The Equality Act 2010 says that you must not be discriminated against because:
- You are (or are not) a certain age or in a certain age group.
- Someone thinks you are (or are not) a specific age or age group. This is known as discrimination by perception.
- You are connected to someone of a specific age or age group. This is known as discrimination by association.
Age groups can be quite wide (for example, ‘people under 50’ or ‘under 18s’). They can also be quite specific (for example ‘people in their mid-40s’). Terms such as ‘young person’ and ‘youthful’ or ‘elderly’ and ‘pensioner’ can also indicate an age group.
Age is defined in the Equality Act 2010 (the Act) by reference to a person’s age group.
In the Act a reference to a person with the protected characteristic of age means a person of a particular age group.
Where the Act refers to people who share the protected characteristic of age, it means people who are in the same age group.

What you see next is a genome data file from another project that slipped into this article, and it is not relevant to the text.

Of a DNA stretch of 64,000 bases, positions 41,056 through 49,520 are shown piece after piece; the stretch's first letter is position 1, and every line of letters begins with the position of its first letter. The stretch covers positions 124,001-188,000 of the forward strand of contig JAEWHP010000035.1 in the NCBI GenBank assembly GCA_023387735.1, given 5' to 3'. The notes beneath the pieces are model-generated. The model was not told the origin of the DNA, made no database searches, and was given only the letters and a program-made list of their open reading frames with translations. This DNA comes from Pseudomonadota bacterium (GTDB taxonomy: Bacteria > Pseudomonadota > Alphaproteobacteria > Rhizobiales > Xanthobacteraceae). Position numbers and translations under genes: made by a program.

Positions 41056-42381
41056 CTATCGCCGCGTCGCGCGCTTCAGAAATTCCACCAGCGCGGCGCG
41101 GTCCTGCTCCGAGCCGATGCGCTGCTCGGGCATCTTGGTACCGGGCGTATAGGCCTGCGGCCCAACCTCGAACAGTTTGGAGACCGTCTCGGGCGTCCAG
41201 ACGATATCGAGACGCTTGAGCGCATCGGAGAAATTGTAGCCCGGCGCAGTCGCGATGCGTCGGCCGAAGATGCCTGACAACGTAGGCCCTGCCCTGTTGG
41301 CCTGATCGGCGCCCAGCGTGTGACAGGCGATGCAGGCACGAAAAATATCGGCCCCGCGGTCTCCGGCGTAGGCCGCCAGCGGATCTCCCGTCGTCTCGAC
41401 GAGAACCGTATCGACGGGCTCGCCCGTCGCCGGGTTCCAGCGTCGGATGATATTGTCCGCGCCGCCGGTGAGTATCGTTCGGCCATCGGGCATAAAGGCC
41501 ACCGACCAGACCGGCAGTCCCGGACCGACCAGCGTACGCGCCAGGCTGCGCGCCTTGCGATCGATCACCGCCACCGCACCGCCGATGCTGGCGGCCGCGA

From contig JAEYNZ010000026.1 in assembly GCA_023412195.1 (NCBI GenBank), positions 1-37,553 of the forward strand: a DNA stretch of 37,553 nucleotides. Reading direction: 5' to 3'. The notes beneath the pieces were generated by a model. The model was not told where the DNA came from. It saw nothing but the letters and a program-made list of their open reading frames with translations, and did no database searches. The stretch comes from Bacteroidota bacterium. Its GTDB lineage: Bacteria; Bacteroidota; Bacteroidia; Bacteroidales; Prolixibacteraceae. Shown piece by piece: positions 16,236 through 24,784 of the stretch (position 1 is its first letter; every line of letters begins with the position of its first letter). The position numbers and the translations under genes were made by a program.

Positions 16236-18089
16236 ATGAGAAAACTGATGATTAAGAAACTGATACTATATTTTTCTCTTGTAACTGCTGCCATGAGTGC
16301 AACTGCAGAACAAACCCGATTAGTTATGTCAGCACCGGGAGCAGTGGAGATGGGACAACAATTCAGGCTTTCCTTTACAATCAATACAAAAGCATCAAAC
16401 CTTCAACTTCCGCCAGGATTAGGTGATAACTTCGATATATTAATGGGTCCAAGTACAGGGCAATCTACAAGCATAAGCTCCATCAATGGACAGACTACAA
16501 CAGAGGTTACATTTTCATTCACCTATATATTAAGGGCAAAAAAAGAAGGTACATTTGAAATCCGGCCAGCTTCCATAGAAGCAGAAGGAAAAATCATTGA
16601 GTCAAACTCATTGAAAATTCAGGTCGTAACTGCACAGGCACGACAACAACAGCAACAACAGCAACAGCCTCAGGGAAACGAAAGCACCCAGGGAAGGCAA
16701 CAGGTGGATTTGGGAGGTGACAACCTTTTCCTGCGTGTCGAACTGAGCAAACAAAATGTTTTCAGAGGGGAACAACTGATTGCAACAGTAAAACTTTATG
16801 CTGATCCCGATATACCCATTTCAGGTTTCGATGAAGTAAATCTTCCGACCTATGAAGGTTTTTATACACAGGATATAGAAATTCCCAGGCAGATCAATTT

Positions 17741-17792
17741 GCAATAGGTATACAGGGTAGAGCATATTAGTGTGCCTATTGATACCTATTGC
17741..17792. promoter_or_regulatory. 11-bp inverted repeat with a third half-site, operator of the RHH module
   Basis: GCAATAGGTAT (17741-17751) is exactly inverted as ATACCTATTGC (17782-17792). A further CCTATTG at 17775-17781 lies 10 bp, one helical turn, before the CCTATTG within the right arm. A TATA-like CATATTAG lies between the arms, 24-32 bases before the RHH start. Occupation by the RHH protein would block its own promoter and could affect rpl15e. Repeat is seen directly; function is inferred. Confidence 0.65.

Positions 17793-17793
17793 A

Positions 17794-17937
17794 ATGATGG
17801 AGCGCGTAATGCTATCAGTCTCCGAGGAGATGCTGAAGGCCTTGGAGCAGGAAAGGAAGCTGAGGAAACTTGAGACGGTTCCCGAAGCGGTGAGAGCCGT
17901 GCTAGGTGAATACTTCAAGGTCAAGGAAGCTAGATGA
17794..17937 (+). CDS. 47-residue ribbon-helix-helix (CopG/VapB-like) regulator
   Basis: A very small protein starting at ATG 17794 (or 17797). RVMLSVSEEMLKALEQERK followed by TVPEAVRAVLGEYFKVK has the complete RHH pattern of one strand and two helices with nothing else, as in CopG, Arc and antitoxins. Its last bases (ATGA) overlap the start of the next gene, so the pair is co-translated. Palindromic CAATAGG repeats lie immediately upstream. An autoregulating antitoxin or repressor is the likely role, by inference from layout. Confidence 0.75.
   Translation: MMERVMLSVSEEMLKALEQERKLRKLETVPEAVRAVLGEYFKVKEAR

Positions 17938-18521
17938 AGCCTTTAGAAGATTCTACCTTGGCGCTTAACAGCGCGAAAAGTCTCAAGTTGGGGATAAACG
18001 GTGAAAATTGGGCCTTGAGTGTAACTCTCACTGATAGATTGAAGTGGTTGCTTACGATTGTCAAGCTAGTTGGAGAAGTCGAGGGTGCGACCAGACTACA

‘Age group’ can mean people of the same age or people within an age range. Age groups can be wide (e.g. people under 50; under 18’s) and they can also be narrow (e.g. people in their mid-30’s; people born in 1966).
The definition of ‘age group’ is intended to be flexible and its definition will often depend upon the circumstances in which any alleged discriminatory treatment occurs. For example a person who is 55 may belong to the following age groups:-
- People in their 50s
- Middle-aged people
- People over 45
- Under 60s
- People of working age
- 55 year olds
- Baby Boomers
- Older workers
Example: A male worker aged 25 could be viewed as sharing the protected characteristic of age with a number of different age groups. These might include 25 year olds; the under 30’s; the over 20’s and the younger workers.
Example: A female could share the protected characteristic of age with the following groups: 86 year olds; over80’s; over 65’s; pensioners; senior citizens; older people and the elderly.